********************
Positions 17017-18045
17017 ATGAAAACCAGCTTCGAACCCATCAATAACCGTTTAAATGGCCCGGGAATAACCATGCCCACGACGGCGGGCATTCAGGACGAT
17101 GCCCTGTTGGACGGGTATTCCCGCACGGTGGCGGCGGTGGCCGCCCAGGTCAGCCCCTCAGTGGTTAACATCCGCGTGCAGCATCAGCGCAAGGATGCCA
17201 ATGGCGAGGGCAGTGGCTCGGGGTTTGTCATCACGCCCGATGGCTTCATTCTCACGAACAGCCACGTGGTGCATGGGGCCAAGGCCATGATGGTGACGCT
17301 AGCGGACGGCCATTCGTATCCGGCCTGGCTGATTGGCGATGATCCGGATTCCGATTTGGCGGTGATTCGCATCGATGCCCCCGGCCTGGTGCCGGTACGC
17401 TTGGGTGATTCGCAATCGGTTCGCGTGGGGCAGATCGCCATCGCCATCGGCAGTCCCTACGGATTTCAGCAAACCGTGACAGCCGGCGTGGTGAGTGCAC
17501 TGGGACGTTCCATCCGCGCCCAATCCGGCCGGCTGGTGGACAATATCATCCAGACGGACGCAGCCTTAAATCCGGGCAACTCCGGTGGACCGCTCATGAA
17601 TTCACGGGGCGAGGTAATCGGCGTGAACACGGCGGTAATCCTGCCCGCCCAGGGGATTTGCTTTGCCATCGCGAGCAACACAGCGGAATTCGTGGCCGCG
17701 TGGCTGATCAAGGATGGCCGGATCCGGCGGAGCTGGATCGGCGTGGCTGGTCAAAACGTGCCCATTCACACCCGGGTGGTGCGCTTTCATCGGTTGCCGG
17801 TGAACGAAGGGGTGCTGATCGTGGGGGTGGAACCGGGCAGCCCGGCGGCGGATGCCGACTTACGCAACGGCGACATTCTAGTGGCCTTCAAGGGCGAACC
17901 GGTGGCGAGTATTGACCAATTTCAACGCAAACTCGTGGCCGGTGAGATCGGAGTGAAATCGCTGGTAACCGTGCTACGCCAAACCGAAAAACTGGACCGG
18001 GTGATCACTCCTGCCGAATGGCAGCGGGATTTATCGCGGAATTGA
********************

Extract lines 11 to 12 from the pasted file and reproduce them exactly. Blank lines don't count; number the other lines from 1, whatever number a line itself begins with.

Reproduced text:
17901 GGTGGCGAGTATTGACCAATTTCAACGCAAACTCGTGGCCGGTGAGATCGGAGTGAAATCGCTGGTAACCGTGCTACGCCAAACCGAAAAACTGGACCGG
18001 GTGATCACTCCTGCCGAATGGCAGCGGGATTTATCGCGGAATTGA